Starting Medicare for the first time can quickly become a confusing process, especially when there are many plans to consider. You may not even know where to begin or how to select the best plan for your needs. However, once you understand Medicare and the differences between Medicare plans, you can move forward with more confidence.
The Parts of Medicare
It’s important to understand the structure of Medicare before trying to understand the differences between all the plans. First, Medicare is a national health insurance program run by the federal government for people 65 and older. It can also cover people under 65 with a qualifying disability or health condition.
Medicare consists of two main parts: Part A and Part B. Part A is your hospital coverage, including room and board, meals, and more. Part B helps cover your outpatient medical services, including doctor visits, lab work, and surgeries. However, there are two other parts that are sold by private insurance companies and are optional. There is Part C, also known as the Medicare Advantage Plan program. It is an alternative way to receive your Medicare benefits. There is also Medicare Part D, which is coverage for your prescription medications.
In addition to these four parts, there are Medicare Supplement plans, also known as Medigap plans. These plans help fill in the gaps after Medicare pays its portion of approved services. The most popular Medigap plans are Plan F, G, and N: boomerbenefits.com/medigap-plan-f-vs-plan-g-vs-plan-n/
You have two main plan options when you enroll in Medicare Part A and Part B. The first option is to sign up for a Medigap plan and a Part D plan. The second option is to sign up for a Medicare Advantage plan. Let’s take a closer look at these options.
Private insurance companies, not Medicare, offer Medigap plans. These plans help cover your portion of Medicare costs, including deductibles, copays, and coinsurance. Medicare Part B only pays 80% of approved medical services, leaving you with 20%. However, a Medigap plan can help cover some or all of this remaining 20%, depending on your plan.
There are ten Medigap plans to choose from: Plan A, B, C, D, F, G, K, L, M, and N. Each plan offers a different amount of coverage. For example, Plan G covers 100% of the Part A deductible, but Plan K only covers 50%. However, Medigap plans are standardized, meaning their benefits will stay the same no matter which carrier you have. So, a Plan N with United Healthcare will offer the same benefits as a Plan N with Blue Cross Blue Shield.
The only difference will be the price. Medigap plans tend to have higher premiums but lower out-of-pocket costs. The premium for a Medigap plan depends on various factors, including your zip code, gender, age, tobacco use, and more.
Another thing to keep in mind about Medigap plans is that they have no networks. With a Medigap plan, you can see any healthcare provider in the nation that accepts Medicare. Having this freedom is great for you if you like to choose which providers you can see.
Part D Plans
However, Medigap plans do not include prescription drug coverage. That’s where a Part D plan comes in. Offered by private insurance carriers, Part D plans can help cover your costs for medications at retail pharmacies, like CVS, Walmart, and more.
Each Part D plan is different and covers its own list of medications. So, when you choose a Part D plan, you will want to refer to the plan’s drug formulary to make sure your medications are covered under that plan.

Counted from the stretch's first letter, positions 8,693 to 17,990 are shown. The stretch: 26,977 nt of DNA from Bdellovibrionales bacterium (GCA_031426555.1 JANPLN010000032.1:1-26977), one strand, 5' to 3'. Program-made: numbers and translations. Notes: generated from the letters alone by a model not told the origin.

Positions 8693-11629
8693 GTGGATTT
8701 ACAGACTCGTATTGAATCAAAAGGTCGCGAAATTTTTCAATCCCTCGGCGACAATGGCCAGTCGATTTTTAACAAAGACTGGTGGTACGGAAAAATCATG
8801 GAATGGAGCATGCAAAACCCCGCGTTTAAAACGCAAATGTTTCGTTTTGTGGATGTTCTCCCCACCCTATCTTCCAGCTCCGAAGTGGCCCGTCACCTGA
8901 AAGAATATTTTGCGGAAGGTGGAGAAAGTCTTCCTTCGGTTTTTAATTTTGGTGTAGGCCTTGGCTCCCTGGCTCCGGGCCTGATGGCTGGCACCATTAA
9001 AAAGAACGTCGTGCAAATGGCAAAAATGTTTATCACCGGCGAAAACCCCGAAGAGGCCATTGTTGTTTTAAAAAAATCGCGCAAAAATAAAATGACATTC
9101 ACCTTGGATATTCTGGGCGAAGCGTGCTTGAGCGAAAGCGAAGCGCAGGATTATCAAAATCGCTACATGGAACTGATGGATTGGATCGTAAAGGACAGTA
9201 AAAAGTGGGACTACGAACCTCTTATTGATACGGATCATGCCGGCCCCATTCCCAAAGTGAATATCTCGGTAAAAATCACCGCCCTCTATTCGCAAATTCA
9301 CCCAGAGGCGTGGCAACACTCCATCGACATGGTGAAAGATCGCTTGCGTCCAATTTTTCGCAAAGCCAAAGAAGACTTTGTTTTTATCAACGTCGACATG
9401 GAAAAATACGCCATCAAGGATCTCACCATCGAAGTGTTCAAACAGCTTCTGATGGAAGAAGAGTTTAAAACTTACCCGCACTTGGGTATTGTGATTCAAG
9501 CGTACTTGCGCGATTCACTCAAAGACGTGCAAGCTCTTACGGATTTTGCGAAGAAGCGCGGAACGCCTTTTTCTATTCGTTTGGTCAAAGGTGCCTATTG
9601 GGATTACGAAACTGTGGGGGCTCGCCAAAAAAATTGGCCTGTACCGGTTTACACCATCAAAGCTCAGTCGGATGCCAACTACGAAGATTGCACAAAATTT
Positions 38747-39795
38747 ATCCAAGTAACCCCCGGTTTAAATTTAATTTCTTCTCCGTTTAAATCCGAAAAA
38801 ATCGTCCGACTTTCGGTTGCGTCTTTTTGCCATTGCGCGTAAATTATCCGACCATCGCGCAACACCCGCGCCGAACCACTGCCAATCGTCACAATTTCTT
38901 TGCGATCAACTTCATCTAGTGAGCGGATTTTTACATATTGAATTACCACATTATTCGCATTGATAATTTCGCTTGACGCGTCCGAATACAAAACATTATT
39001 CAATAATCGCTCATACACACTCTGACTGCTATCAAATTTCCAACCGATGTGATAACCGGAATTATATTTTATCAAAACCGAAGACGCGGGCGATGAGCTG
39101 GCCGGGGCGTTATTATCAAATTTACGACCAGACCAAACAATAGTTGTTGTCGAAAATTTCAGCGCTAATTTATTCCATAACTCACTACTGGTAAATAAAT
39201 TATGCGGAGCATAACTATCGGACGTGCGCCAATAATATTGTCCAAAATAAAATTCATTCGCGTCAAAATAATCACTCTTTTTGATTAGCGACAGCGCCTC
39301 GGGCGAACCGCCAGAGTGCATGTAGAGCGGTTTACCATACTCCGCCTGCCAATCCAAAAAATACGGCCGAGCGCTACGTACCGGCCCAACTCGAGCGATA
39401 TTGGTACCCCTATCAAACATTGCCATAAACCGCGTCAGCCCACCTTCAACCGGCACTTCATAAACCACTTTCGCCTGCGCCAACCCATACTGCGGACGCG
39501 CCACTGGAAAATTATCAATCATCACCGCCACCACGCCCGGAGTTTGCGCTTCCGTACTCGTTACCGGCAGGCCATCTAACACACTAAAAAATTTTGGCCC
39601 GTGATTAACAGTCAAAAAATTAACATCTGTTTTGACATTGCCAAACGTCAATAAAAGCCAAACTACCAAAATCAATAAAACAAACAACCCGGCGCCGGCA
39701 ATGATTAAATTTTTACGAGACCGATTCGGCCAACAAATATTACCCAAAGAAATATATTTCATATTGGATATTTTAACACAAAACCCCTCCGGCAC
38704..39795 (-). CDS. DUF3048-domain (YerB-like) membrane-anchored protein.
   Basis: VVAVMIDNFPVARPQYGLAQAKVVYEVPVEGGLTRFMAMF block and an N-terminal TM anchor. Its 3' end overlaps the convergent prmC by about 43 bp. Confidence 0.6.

The cost of a Part D plan can vary as well. Each plan has a premium and copays for their different covered medications, set by its insurance carrier. Some Part D plans also have a deductible. In 2022, that deductible cannot be higher than $480.
Medicare Advantage Plans
Medicare Advantage plans are an alternative way to receive your Medicare benefits. When you sign up for an Advantage plan, you agree to receive your Part A and Part Benefits through that plan, not Medicare. Most Advantage plans also include built-in drug prescription coverage. Advantage plans can also offer additional benefits that you can’t get with a Medigap plan, including dental, vision, and hearing benefits.
Regarding cost, most Advantage plans have $0 or low premiums. However, your out-of-pocket expenses will be higher. This may not be an issue if you are relatively healthy and do not see the doctor often. But, if you do go to the doctor often, your out-of-pocket costs can add up quickly.
Unlike Medigap plans, Advantage plans also operate within network areas, meaning you can only see healthcare providers included in your plan’s network. In most cases, if you go outside your plan’s network, you will pay more money. Some plans can be more lenient than others, so you’ll want to check each plan for specifics.
Which option should you choose?
The right plan for you ultimately depends on your budget, lifestyle, and personal preferences. For example, Medigap plans can be suitable for people who like to be prepared for unexpected health issues as these plans tend to have more comprehensive coverage. On the other hand, some people prefer low monthly premiums and pay for services as they go with an Advantage plan.
Consider questions like these: Do you plan to travel often? How frequently do you see the doctor? Are you concerned about unexpected expenses due to your health condition? Do your preferred healthcare providers participate in Advantage plans, or do they only accept Original Medicare?
It’s important to understand the differences between Medicare plans before deciding. If you don’t research beforehand, you may regret your decision later. However, if you do, you’ll be well on your way to finding the right plan for you and your needs.